Setting healthy boundaries with others is a skill that most of us need to learn as adults. Sometimes other people get too much under our skin. It might get to a point when we worry excessively about their opinions so that we don’t act on what we want out of fear of what they might think of us. This kind of living isn’t fulfilling because we experience our lives through the lenses of other people.
Setting healthy boundaries is a topic that comes up almost every single time when I work with my clients. During the life coaching sessions, I’m able to go much deeper to the core beliefs that unconsciously make us put others on a pedestal so that we can release these beliefs. Nevertheless, I share with you some of my tips here that can help you stop caring about other people’s opinions exceedingly.
I genuinely believe that when we get opinions of others out of our minds that we begin to thrive in life. It’s one of the biggest obstacles that many of us have experienced.
5 Tips on setting healthy boundaries with others
Can you genuinely say that you know yourself?
To set healthy boundaries, first, you need to know who you’re deep within. This is the essential step that so many people try to skip. Self-honesty isn’t about what kind of ice-cream you like or what’s your favorite movie.
Knowing yourself is about recognizing your strengths, as well as your weaknesses and fears. When you’re honest with yourself, you realize what dreams you have and what you’d like to achieve in your life.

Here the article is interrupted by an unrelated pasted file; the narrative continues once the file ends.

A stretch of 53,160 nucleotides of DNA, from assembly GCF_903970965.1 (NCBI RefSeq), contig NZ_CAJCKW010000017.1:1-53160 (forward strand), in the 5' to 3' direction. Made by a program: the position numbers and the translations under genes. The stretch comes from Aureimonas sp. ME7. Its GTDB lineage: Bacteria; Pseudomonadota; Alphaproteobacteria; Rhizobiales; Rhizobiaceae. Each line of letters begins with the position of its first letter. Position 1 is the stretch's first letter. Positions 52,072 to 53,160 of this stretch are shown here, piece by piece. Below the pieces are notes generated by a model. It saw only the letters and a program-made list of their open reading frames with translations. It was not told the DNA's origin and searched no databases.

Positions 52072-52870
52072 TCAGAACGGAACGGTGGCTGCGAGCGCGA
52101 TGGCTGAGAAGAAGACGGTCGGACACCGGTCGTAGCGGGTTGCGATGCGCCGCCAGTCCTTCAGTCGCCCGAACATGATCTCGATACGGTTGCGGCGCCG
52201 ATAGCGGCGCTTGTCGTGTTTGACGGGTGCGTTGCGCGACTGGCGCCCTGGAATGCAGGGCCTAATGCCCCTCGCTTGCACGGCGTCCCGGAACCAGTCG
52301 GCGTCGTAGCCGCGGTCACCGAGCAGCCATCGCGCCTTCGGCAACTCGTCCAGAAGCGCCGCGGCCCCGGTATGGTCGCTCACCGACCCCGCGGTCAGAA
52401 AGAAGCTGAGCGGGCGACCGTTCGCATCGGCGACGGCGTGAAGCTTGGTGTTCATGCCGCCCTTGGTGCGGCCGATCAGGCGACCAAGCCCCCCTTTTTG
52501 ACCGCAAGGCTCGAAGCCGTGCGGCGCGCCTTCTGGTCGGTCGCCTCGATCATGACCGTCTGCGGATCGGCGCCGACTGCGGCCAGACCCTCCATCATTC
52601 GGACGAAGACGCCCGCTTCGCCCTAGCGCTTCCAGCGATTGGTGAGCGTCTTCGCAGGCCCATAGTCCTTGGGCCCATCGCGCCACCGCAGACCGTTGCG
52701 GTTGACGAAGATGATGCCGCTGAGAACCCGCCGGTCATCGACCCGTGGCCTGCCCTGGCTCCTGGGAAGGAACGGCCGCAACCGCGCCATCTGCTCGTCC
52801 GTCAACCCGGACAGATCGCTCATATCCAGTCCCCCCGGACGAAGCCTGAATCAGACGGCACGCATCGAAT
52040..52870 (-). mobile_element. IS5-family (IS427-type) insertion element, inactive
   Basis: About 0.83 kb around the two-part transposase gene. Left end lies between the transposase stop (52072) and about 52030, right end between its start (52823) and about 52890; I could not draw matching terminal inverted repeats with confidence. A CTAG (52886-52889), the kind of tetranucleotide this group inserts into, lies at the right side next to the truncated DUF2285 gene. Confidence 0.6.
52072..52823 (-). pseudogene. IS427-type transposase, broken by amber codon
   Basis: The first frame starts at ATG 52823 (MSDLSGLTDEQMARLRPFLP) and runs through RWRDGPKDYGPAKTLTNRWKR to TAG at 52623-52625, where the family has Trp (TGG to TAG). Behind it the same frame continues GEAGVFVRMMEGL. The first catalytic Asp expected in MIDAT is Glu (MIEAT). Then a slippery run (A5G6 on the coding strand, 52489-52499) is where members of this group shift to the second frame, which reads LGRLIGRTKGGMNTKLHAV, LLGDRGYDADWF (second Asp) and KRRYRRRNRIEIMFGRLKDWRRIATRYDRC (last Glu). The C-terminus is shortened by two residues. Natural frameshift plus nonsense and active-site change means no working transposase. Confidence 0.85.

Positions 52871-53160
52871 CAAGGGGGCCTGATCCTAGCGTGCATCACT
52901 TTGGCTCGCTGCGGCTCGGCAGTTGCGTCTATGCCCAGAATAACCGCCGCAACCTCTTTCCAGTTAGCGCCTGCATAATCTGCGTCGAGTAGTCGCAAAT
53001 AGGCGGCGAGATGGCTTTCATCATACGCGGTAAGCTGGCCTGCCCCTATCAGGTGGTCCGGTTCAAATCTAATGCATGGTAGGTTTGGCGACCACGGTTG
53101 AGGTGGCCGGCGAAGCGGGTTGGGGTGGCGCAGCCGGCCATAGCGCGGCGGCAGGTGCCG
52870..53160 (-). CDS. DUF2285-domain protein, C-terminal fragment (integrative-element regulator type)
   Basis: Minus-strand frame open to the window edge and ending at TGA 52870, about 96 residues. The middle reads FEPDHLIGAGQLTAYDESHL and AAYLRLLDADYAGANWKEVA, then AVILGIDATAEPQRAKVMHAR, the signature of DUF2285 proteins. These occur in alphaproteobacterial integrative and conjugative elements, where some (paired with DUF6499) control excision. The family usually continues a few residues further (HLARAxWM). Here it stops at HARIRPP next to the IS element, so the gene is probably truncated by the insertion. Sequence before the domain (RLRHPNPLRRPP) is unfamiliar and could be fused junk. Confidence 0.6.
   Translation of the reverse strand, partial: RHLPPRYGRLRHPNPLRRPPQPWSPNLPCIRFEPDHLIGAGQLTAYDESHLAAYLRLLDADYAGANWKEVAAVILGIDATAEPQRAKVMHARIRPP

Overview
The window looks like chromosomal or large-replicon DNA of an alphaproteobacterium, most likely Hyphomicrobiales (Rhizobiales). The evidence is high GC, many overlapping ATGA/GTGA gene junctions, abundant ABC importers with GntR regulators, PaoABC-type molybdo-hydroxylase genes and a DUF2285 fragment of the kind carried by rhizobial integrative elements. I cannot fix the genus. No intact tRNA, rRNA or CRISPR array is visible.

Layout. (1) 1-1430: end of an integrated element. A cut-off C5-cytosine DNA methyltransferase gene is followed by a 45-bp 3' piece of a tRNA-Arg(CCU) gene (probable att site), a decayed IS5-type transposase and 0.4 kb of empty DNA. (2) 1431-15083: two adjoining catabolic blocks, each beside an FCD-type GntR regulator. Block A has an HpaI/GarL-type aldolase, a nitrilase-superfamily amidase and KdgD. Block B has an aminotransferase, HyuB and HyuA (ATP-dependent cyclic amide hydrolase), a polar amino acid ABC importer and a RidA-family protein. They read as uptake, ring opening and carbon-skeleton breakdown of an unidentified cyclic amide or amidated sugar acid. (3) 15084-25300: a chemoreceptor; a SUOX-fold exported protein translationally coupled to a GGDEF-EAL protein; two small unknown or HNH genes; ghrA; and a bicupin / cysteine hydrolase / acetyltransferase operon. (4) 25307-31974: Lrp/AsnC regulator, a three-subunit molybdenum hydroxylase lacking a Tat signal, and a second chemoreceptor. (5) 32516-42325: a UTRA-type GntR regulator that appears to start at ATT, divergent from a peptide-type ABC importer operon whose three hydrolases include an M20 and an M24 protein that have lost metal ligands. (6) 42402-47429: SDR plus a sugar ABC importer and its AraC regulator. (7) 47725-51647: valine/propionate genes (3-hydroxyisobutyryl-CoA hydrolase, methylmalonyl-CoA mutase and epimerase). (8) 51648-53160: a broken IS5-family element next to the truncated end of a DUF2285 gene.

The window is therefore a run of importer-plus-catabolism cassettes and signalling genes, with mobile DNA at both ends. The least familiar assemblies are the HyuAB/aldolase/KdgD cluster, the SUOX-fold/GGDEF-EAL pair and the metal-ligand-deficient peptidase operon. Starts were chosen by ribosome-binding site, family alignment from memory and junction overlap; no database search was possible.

I know how easy it’d be if someone told you what exactly you need to do with your life. But it’s only YOUR job to act on the essence you feel within yourself.
It’s you who need to see your gifts and acknowledge your dreams.
This is the art of self-honesty; when you know what you deeply desire, you can set your course towards your dreams without letting anyone interfere negatively.
When you’re honest with yourself, you also acknowledge what you need to work on and the areas of your life that need more of your attention. When you set your mindset to recognizing that every challenge is here to help you grow internally, then it doesn’t matter whether you receive negative feedback.
Life happens FOR you, not TO you. The universe guides you to your best self, which also means that at times other people need to become your mirrors and reflect you what you don’t want to see so that you can learn the necessary lessons.
2. Breaking promises
I don’t know about you, but I’ve had many people in my life who promised me something, but it has never happened. I don’t like empty promises. But the worst empty promise you can make is the one to yourself.
When you break a promise to yourself, you allow others to treat you the same.
How many times have you decided to get fit, find a better job, or start a new hobby? I guess that you’ve promised yourself something many times. But how often have you kept these promises?
When you let yourself down, you find excuses for people who do the same to you.
You think, “I’ll make a little exception now with this person because they beg me and they’re good friends. I excuse that they’ve promised something but got too busy.”
But allowing others to break promises to you is like a slow poison. It releases into your mind and life gradually. At first, it seems that it’s not a big deal, but in time you begin to feel like you’ve lost a piece of yourself.
Remember the last time when someone hasn’t kept their word to you. How did you feel? Disappointed, rejected, cheated, or taking advantage of?
The only lasting way to stop this vicious circle is to honor your word that you give yourself. Before taking a new commitment, allow yourself some time to think about it. Maybe it’ll be better if you begin a few months from now because now you’ve other obligations, so the chance that you follow through increases.